The Role of Habits in Anorexia Nervosa: Where We Are and Where to Go From Here?
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Purpose of Review
The persistent maladaptive eating behavior characteristic of anorexia nervosa (AN) can be understood as a learned habit. This review describes the cognitive neuroscience background and the existing data from research in AN.
Behavior is habitual after it is frequently repeated and becomes nearly automatic, relatively insensitive to outcome, and mediated by dorsal frontostriatal neural systems. There is evidence for such behavior in AN, in which restrictive intake has been related to dorsal frontostriatal systems. Other neural and neurocognitive data provide mixed findings, some of which suggest disturbances in habit systems in AN.
There are compelling behavioral and neural data to suggest that habit systems may underlie the persistence of AN. The habit model needs further research, via more direct behavioral hypothesis testing and probes of the development of habitual behavior. Investigation of the habit-centered model of AN may open avenues for the development of novel treatments.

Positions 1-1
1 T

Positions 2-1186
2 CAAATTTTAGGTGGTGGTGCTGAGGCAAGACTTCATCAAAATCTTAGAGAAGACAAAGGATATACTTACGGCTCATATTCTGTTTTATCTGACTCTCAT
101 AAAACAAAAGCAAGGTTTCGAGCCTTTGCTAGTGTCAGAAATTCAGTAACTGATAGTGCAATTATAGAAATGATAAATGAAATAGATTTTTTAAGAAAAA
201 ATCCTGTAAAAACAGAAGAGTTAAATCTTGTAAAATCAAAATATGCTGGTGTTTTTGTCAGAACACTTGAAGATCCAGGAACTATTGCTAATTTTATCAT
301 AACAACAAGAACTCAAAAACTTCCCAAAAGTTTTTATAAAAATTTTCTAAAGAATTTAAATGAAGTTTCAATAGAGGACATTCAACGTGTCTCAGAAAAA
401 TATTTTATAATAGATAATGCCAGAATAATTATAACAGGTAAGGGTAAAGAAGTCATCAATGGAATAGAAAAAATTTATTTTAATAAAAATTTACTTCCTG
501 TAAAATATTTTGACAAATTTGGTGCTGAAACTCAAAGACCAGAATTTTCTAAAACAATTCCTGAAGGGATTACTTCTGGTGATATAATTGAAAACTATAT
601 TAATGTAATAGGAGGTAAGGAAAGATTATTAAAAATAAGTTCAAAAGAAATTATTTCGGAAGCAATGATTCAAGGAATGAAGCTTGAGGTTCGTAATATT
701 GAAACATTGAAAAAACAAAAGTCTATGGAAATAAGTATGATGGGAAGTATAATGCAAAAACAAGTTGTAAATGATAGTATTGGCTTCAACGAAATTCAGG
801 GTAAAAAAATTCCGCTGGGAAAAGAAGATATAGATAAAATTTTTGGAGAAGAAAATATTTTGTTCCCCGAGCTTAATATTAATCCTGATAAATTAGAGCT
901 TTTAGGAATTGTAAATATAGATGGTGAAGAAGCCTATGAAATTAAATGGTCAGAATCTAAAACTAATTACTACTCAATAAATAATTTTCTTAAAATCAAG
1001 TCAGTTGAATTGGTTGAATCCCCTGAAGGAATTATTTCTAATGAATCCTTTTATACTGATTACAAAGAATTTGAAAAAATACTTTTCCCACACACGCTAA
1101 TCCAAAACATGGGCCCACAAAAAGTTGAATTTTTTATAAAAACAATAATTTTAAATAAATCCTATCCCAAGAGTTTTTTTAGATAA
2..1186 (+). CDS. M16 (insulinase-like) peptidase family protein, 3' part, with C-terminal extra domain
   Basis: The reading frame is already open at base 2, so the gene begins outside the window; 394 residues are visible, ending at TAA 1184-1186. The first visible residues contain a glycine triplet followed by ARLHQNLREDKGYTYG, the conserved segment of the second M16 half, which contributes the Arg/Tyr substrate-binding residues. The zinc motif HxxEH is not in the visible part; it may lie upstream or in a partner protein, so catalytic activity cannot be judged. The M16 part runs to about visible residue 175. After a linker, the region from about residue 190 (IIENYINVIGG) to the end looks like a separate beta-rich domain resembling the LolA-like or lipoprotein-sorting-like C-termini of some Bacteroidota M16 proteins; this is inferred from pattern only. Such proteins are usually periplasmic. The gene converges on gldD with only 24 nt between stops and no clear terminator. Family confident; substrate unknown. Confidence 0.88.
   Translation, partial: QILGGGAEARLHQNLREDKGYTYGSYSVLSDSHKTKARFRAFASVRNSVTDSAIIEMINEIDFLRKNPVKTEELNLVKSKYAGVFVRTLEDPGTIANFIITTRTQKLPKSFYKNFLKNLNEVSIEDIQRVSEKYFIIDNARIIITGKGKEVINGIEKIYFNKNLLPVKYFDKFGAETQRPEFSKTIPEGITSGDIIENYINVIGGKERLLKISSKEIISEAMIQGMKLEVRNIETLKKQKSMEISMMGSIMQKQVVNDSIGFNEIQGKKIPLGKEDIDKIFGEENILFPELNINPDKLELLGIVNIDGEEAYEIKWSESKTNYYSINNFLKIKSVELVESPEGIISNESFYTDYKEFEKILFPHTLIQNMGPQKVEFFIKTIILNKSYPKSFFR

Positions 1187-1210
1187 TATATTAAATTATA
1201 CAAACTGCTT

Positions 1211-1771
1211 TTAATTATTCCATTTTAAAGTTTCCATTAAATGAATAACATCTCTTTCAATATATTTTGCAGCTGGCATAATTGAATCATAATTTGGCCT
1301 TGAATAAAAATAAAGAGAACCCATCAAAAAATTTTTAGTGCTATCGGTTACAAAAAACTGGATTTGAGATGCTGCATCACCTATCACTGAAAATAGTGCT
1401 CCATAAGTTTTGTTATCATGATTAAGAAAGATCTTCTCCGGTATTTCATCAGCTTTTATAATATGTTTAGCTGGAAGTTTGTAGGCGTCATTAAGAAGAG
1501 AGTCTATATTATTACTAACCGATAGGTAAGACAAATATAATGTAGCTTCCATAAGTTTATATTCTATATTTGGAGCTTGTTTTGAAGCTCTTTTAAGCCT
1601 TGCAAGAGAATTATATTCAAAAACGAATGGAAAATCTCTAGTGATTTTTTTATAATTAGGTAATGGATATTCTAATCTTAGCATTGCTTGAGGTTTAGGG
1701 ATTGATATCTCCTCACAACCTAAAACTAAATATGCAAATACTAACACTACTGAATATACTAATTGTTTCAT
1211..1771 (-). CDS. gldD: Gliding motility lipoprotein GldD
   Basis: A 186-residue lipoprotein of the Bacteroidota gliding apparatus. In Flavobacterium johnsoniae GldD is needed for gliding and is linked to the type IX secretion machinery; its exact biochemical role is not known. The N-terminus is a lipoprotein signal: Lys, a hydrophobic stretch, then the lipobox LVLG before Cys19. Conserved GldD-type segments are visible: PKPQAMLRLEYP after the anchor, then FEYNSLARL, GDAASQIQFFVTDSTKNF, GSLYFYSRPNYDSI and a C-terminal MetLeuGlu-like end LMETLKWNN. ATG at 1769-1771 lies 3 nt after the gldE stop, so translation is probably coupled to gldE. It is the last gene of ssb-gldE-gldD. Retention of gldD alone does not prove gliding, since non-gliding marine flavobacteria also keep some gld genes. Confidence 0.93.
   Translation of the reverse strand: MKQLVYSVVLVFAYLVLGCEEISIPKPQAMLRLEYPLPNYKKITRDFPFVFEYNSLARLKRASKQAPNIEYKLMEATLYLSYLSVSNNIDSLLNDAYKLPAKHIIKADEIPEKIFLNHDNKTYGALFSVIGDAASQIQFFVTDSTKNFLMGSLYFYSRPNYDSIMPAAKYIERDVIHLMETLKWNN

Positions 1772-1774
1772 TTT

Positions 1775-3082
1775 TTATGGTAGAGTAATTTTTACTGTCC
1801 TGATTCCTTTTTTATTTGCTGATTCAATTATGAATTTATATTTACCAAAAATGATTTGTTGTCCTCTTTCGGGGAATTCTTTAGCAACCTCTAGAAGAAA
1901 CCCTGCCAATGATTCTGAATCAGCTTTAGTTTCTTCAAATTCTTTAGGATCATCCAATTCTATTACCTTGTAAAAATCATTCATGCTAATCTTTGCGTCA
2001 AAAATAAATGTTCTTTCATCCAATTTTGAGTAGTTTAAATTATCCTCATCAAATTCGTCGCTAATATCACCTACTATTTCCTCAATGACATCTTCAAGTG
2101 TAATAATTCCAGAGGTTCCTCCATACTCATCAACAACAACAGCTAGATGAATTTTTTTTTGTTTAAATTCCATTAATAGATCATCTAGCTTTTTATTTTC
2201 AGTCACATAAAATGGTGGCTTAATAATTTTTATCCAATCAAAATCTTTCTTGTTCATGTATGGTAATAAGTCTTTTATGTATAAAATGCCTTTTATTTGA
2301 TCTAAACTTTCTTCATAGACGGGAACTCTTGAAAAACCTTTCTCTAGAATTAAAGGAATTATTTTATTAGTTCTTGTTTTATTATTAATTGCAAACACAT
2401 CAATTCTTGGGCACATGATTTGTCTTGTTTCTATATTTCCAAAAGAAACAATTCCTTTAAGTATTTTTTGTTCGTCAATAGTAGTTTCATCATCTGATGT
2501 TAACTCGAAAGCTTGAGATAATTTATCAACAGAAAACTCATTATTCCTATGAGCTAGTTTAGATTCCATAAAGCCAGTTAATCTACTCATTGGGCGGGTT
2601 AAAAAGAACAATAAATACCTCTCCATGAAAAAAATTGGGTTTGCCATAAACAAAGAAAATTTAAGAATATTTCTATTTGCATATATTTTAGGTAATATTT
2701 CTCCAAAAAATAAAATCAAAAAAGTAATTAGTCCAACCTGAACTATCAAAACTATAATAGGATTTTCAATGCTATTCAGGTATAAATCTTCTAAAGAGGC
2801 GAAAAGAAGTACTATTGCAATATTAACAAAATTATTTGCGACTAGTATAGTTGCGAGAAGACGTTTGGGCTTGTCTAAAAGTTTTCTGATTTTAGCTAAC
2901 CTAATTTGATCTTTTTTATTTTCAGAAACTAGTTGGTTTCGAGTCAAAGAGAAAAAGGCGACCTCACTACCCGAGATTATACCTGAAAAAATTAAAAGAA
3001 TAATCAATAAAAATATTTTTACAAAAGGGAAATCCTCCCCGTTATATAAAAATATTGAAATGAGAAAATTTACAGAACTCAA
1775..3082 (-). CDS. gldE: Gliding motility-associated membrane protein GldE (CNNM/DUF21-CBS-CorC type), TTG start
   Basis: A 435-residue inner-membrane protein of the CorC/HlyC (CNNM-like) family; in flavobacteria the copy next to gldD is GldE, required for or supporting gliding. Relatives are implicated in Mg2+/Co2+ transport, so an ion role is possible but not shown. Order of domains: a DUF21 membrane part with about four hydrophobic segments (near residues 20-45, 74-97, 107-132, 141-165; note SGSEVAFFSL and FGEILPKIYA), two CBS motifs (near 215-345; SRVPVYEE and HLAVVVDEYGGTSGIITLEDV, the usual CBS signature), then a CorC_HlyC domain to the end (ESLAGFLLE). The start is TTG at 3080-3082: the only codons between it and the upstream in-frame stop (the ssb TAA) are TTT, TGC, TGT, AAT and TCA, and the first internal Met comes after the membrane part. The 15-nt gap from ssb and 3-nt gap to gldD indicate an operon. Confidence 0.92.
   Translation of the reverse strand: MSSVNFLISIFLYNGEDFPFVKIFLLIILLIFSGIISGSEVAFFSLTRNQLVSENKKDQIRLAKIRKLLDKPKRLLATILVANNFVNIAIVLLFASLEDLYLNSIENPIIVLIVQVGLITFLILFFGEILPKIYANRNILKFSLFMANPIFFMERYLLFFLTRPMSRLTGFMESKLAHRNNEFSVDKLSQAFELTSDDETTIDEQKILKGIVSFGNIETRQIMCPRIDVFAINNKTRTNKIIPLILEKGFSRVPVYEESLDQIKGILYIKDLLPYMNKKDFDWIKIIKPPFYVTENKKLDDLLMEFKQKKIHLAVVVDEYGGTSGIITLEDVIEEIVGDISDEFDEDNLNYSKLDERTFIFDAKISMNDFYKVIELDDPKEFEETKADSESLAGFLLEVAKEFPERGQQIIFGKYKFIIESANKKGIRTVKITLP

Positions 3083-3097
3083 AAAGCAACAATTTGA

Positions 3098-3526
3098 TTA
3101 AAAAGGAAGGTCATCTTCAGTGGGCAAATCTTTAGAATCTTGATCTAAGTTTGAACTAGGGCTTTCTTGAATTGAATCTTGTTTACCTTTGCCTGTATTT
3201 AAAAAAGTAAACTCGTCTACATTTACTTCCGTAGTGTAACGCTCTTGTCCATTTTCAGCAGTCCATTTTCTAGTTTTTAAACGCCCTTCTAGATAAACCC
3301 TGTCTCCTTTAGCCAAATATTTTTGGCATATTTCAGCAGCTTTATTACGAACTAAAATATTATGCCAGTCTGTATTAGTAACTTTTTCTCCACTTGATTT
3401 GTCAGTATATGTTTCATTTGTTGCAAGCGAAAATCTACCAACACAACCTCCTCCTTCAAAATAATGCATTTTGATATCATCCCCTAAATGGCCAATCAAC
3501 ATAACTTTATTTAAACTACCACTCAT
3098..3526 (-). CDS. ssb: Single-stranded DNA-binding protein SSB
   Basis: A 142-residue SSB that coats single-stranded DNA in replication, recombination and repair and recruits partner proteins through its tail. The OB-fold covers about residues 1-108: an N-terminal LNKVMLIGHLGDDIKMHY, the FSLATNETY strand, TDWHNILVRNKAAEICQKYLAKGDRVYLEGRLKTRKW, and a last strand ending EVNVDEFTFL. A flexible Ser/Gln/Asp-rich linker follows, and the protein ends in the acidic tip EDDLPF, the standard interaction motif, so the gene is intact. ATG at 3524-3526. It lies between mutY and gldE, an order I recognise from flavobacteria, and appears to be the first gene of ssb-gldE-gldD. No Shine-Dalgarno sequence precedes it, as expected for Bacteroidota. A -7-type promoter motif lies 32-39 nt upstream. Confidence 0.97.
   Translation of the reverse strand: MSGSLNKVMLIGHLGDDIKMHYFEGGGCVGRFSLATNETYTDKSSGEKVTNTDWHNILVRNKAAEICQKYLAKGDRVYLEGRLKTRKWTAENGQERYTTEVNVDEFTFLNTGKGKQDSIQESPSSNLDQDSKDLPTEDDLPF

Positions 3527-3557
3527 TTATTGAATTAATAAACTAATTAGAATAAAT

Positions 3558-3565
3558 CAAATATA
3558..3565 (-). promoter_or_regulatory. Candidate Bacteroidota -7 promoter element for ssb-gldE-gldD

KeywordsAnorexia nervosa Habit Reward Cognitive neuroscience Eating disorders Frontostriatal
Compliance with Ethical Standards
Conflict of Interest
Blair Uniacke, B. Timothy Walsh, Karin Foerde, and Joanna Steinglass declare no conflict of interest.
Human and Animal Rights and Informed Consent
This article does not contain any studies with human or animal subjects performed by any of the authors.
Papers of particular interest, published recently, have been highlighted as: • Of importance •• Of major Importance
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